Definition: Business ethics is a concept that involves the application of moral standards within the workplace. Simply put, it identifies which attitudes and actions are considered right and wrong in the business environment.
What Does Business Ethics Mean?
Companies usually establish a set of standards, principles, and values their for leaders, managers, partners, employees, and staff members to instruct them on how they should behave under certain circumstances. You can think of it like a code of conduct. Most organizations and companies have their own ethics care program, which conveys corporate values they aspire to operate within.
Basically, these programs include codes and guidelines that usually come from an industry-related association, additional to regulations, and laws applicable to each particular sector of the economy. There are many business areas such as finance, human resources, sales and marketing, production, intellectual and material property that are regulated by ethical principles, ideals or values. The most common core values include fairness, honesty, transparency, respect, accountability, and integrity. These values serve as guidelines for all business’s decisions made on a daily basis.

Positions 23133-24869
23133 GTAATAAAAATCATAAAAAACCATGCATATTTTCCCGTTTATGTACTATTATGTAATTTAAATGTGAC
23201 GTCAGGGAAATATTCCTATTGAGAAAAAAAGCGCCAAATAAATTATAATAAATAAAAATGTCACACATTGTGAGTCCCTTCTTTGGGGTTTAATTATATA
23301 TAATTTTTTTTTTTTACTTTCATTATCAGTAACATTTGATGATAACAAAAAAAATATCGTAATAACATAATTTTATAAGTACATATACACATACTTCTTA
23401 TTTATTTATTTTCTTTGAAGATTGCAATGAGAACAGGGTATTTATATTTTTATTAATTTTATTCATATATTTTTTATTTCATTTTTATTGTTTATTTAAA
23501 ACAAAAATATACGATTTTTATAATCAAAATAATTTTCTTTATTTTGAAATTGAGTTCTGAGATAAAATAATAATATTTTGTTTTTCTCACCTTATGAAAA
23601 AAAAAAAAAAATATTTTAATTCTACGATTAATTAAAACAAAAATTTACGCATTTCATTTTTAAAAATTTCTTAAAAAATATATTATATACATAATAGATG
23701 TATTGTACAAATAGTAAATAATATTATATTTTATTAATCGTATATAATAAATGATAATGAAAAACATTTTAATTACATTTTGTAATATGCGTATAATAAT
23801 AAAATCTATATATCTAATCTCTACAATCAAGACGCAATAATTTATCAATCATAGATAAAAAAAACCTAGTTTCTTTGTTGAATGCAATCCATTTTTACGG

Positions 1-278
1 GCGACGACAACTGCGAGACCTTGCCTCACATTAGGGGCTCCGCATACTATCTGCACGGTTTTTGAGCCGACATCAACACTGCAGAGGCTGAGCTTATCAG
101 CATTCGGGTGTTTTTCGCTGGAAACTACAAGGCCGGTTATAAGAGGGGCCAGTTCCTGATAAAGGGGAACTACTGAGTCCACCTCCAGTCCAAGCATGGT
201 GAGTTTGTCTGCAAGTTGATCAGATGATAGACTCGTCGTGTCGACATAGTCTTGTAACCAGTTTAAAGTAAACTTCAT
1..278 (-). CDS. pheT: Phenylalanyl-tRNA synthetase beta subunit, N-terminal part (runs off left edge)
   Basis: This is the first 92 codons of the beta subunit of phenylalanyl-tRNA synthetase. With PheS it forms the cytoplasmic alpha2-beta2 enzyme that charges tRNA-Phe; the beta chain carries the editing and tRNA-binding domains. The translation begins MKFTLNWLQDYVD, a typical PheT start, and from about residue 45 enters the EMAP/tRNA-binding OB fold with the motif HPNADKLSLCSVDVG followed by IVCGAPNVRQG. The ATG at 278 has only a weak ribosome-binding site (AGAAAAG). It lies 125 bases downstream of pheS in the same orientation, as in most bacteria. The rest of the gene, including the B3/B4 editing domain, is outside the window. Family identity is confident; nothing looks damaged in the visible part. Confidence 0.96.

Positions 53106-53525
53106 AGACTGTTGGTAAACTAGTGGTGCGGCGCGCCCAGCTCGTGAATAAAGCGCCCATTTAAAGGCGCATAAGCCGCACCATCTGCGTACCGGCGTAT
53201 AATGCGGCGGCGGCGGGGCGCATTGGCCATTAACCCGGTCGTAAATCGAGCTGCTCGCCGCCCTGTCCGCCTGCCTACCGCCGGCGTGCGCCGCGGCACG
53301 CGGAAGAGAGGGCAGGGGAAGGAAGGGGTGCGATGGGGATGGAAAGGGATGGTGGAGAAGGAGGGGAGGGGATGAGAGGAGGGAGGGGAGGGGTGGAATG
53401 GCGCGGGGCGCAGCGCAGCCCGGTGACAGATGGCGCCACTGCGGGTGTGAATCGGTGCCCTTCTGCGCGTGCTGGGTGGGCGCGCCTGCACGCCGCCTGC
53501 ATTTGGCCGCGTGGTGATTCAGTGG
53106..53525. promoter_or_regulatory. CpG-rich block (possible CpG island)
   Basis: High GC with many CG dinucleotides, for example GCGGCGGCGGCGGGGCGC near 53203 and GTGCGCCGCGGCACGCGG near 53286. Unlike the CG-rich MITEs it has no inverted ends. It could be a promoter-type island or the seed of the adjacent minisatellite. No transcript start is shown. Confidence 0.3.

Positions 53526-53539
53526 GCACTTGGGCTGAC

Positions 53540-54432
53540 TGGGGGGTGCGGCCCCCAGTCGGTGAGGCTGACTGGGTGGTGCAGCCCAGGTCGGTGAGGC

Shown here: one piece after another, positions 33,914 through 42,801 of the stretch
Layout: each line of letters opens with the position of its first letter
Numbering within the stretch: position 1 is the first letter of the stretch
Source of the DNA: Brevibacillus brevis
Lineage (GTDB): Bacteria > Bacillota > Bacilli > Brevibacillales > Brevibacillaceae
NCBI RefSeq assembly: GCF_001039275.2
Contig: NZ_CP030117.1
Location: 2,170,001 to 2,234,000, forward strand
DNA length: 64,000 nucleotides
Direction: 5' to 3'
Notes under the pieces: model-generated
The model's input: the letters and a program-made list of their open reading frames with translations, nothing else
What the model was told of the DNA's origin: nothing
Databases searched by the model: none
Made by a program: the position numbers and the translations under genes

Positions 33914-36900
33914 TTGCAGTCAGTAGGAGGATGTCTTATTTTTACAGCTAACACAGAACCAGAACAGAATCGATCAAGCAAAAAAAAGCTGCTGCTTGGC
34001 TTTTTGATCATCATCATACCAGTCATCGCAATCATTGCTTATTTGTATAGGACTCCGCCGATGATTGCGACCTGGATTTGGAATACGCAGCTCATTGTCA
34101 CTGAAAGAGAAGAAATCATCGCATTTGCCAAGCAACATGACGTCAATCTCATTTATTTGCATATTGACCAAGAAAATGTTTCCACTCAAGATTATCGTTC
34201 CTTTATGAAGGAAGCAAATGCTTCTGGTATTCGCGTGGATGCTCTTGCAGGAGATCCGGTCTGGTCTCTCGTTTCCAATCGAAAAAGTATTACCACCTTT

Another form of business ethics revolves around what a business or company owes society at large. It tries to answer the question, do corporations have a greater responsibility than simply making profits for their shareholders?
Let’s look at an example.
PALE, LLC has been operating as a service company for three years. Its Human Resources Manager recruits employees through a selection process and requires them to sign a legal contract that demonstrates they are aware of all workplace conditions and ethical conduct guidelines expected by the company.
After a new set of employees was hired, a few clients complained about company prices. Mrs. Bone, one of the clients, explained that prices of her services have suddenly increased without any previous notification.
A few days later, the company’s director found that the new group of employees were lying and providing clients with misleading information in an effort to raise their total sales and commission rates. Also, they were promising more features than those offered by PALE’s original contract for additional fees.
This is a clear violation of the company’s ethics policy. The employees committing fraud were breaching the company’s ethical code and were quickly discharged in order to safeguard the company’s reputation.